Wild and Crazy Multi-Planetary System Surprises Astronomers

Article written: 24 May , 2010
Updated: 24 Dec , 2015


Astronomers are finding that not only are there a wide range of different extrasolar planets, but there are different types of planetary systems, as well. “We’re not in Kansas anymore as far as solar systems go,” said Barbara McDonald from the University of Texas’ McDonald Observatory, at the American Astronomical Society meeting in Miami, Florida today. “The exciting thing is, we found another multi-planet system that is not at all like our own.”

A close look at the Upsilon Andromedae system with the Hubble Space Telescope, the Hobby-Eberly Telescope and other ground-based telescopes shows a whacky system where planets are out of tilt and have highly inclined orbits. The astronomers also found another planet, and also another star – this is likely a binary star system.

Even with Pluto’s inclined orbit, our solar system looks like an ocean of calm compared to Upsilon Andromedae.

Comparison of solar systems. Credit: HubbleSite

McDonald said these surprising findings will impact theories of how multi-planet systems evolve, and it shows that some violent events can happen to disrupt planets’ orbits after a planetary system forms.

“The findings mean that future studies of exoplanetary systems will be more complicated,” she said. “Astronomers can no longer assume all planets orbit their parent star in a single plane.” says Barbara McArthur of The University of Texas at Austin’s McDonald Observatory.

Similar to our Sun in its properties, Upsilon Andromedae lies about 44 light-years away. It’s a little younger, more massive, and brighter than the Sun. For just over a decade, astronomers have known that three Jupiter-type planets orbit the yellow-white star Upsilon Andromedae.

But after over a thousand combined observations, McDonald and her team uncovered hints that a fourth planet, e, orbits the star much farther out. They were also able to determine the exact masses of two of the three previously known planets, Upsilon Andromedae c and d. Much more startling, though, is that not all planets orbit this star in the same plane. The orbits of planets c and d are inclined by 30 degrees with respect to each other. This research marks the first time that the “mutual inclination” of two planets orbiting another star has been measured.

“Most probably Upsilon Andromedae had the same formation process as our own solar system, although there could have been differences in the late formation that seeded this divergent evolution,” McArthur said. “The premise of planetary evolution so far has been that planetary systems form in the disk and remain relatively co-planar, like our own system, but now we have measured a significant angle between these planets that indicates this isn’t always the case.”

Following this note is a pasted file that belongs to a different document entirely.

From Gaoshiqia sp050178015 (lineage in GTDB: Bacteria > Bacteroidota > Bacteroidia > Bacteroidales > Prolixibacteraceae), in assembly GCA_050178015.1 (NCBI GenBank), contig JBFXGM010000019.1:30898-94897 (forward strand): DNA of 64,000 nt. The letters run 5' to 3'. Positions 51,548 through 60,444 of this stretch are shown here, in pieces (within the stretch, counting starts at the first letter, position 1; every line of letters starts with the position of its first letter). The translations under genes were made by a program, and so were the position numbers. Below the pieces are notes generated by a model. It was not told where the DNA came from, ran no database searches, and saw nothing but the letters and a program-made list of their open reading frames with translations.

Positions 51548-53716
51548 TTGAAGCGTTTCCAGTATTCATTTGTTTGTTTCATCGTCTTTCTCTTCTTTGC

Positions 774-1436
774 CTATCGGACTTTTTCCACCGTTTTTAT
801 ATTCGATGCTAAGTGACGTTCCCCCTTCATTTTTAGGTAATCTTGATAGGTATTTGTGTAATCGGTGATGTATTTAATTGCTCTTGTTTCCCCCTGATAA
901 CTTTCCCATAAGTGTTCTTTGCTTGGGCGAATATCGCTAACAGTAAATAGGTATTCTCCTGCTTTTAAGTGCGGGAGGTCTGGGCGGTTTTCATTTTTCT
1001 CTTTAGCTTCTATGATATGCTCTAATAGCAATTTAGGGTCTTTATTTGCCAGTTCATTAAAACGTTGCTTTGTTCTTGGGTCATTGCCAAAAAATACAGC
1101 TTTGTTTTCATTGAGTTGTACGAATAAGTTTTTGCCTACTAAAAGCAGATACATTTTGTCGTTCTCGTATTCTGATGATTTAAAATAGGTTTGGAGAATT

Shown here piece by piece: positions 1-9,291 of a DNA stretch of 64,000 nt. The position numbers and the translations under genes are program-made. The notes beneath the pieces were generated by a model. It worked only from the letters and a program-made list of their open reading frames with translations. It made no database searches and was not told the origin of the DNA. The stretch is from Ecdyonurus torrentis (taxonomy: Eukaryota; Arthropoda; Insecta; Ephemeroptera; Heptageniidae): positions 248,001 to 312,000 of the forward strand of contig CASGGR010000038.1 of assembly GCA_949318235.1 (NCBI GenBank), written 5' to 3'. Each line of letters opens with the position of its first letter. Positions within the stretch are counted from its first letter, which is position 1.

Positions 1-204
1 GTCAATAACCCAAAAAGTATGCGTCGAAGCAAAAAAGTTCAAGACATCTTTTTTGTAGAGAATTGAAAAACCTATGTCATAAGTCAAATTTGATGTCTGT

Until now the conventional wisdom has been that a big cloud of gas collapses down to form a star, and planets are a natural byproduct of leftover material that forms a disk. In our solar system, there’s a fossil of that creation event because all of the eight major planets orbit in nearly the same plane. The outermost dwarf planets like Pluto are in inclined orbits, but these have been modified by Neptune’s gravity and are not embedded deep inside the Sun’s gravitational field.

So what knocked the Upsilon Andromedae system around?

“Possibilities include interactions occurring from the inward migration of planets, the ejection of other planets from the system through planet-planet scattering, or disruption from the parent star’s binary companion star, Upsilon Andromedae B,” McArthur said.

Or, the companion star – a red dwarf less massive and much dimmer than the Sun — could be the culprit. is.

“We don’t have any idea what its orbit is,” said team member Fritz Benedict. “It could be very eccentric. Maybe it comes in very close every once in a while. It may take 10,000 years.” Such a close pass by the secondary star could gravitationally perturb the orbits of the planets.”

The two different types of data combined in this research were astrometry from the Hubble Space Telescope and radial velocity from ground-based telescopes.

Astrometry is the measurement of the positions and motions of celestial bodies. McArthur’s group used one of the Fine Guidance Sensors (FGSs) on the Hubble telescope for the task. The FGSs are so precise that they can measure the width of a quarter in Denver from the vantage point of Miami. It was this precision that was used to trace the star’s motion on the sky caused by its surrounding — and unseen — planets.

Radial velocity makes measurements of the star’s motion on the sky toward and away from Earth. These measurements were made over a period of 14 years using ground-based telescopes, including two at McDonald Observatory and others at Lick, Haute-Provence, and Whipple Observatories. The radial velocity provides a long baseline of foundation observations, which enabled the shorter duration, but more precise and complete, Hubble observations to better define the orbital motions.

The fact that the team determined the orbital inclinations of planets c and d allowed them to calculate the exact masses of the two planets. The new information told us that our view as to which planet is heavier has to be changed. Previous minimum masses for the planets given by radial velocity studies put the minimum mass for planet c at 2 Jupiters and for planet d at 4 Jupiters. The new, exact masses, found by astrometry are 14 Jupiters for planet c and 10 Jupiters for planet d.

“The Hubble data show that radial velocity isn’t the whole story,” Benedict said. “The fact that the planets actually flipped in mass was really cute.”